Herts crime commissioner’s plan to close police and fire stations

PUBLISHED: 16:27 18 June 2018 | UPDATED: 16:31 19 June 2018

Hertfordshire Police and Crime Commissioner David Lloyd. Picture: Danny Loo

Hertfordshire Police and Crime Commissioner David Lloyd. Picture: Danny Loo

Danny Loo Photography 2016

Hertfordshire’s police and crime commissioner could close blue-light stations in Hitchin, Hatfield and other towns if he gains control over the fire and rescue service.

That’s according to a business case David Lloyd has submitted to the Home Office as part of his bid to gain responsibility for Herts’ fire service and become police, fire and crime commissioner.

The business case for this, authored by Mr Lloyd’s chief executive Chris Brace with support from auditors KPMG, outlines the proposed closures in a section entitled “rationalisation of estate savings”.

The case conclusion says the “dedicated governance and joint co-location of police and fire emergency services enables the provision of expanded blue light services and opportunities for future enhancement”, and that “working collaboratively with better intelligence and information sharing will result in improved decision making and translate to increased public safety”.

The plan outlined in the document would see Herts Fire and Rescue headquarters moved from Hertford to the county police headquarters in Welwyn Garden City, with Hatfield and WGC fire stations also closed and folded into this joint station.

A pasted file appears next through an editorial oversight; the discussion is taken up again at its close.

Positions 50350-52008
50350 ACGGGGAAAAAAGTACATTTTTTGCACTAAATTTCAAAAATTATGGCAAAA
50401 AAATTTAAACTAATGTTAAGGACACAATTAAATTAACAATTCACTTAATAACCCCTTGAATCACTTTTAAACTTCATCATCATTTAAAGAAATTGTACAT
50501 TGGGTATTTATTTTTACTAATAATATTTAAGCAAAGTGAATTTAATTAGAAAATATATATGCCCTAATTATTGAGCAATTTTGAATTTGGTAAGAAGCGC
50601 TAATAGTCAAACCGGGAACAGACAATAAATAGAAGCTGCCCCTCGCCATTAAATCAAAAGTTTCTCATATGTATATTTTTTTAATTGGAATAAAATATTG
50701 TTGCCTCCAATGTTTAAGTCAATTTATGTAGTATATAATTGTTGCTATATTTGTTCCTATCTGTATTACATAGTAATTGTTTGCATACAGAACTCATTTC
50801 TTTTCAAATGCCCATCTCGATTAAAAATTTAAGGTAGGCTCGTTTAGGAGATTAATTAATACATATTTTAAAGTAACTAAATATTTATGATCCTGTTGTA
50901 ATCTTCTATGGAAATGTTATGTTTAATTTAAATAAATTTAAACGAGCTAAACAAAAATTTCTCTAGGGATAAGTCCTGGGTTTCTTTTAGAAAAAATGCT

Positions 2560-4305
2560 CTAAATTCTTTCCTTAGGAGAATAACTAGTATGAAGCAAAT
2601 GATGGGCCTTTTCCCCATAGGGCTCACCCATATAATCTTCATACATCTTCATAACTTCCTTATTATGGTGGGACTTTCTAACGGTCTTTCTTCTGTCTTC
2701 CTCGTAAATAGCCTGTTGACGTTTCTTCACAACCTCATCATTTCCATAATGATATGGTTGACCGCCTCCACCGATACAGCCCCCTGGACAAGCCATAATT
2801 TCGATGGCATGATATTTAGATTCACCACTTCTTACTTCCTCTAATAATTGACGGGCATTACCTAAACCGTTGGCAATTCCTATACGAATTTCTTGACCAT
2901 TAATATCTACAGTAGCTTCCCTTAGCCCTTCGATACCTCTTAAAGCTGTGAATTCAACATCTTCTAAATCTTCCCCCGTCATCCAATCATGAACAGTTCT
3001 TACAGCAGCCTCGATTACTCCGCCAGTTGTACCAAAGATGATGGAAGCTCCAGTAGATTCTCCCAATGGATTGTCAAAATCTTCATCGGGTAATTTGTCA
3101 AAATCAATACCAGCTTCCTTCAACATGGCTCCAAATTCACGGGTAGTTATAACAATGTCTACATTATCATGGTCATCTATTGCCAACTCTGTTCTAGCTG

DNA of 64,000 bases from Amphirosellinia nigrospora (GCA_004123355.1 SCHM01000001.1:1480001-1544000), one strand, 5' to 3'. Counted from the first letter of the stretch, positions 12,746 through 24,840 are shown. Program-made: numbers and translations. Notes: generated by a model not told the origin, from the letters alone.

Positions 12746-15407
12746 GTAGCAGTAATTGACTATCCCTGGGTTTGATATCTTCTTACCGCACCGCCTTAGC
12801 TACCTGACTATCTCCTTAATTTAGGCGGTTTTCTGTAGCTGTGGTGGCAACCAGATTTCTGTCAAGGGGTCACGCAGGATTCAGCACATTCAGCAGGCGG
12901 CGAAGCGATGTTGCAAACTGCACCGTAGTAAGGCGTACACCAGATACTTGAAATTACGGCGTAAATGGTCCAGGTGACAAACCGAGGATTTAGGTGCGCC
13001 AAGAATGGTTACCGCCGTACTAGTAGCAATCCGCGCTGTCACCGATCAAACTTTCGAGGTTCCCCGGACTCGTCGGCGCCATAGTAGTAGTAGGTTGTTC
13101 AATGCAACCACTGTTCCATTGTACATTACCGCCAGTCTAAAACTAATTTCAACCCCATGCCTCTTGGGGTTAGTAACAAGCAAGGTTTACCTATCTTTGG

The Hitchin-based North Herts police safer neighbourhood team would be moved to the town’s fire station, with the police station in College Road closed and merged into Letchworth police station.

Finally, Bishop’s Stortford and Buntingford police stations would be shut and moved to “extended” fire stations in each town.

The financial net benefit of this plan is put at £12.9 million.

Hertfordshire County Council, which governs the fire service, today renewed its strong objections to Mr Lloyd’s takeover bid – as the Conservative-run authority’s cabinet voted to oppose it and submit its own case to the Home Office.

Councillor Terry Hone, cabinet member for commuinity safety, said: “We remain convinced that the PCC’s business case is flawed, as its proposed savings are based on inaccurate comparisons and untested assumptions.

“It also proposes generating income from changes to the location of several fire stations that have not been considered in the context of the operational risks that the fire service needs to manage, including the significant growth in new housing planned over the next 20 years.”

The county council’s Lib Dem opposition and Labour group have both backed the Conservative administration on this issue.

Lib Dem community safety spokeswoman Councillor Barbara Gibson said the plan would “take a highly effective and efficient service and put it into the hands of someone not qualified to run it”.

“The PCC’s revised submission shows his lack of understanding of the service, and his proposals are not based in reality,” she said.

“In fact, the latest disclosure shows that he intends to strip assets and close stations – which would undoubtedly result in slower emergency response times, potentially endangering life and property.”

She added: “Our fire and rescue service should not be a political prize. The PCC should concentrate on addressing the rise in crime, and keep his ambitious hands off our fire service.”

The Labour group’s community safety spokesman Councillor Joshua Bennett Lovell issued a joint statement with the Fire Brigades Union’s Hertfordshire secretary Daren Scotchford, demanding the bid’s rejection “in the strongest possible terms”.

“We have to look beyond these estimated savings, as behind these are people’s lives,” the statement reads in part.

“Firefighters, administration staff, emergency responders – none of these jobs deserve being risked through a damaging cost-cutting exercise. Doing so only puts lives at risk unnecessarily.”

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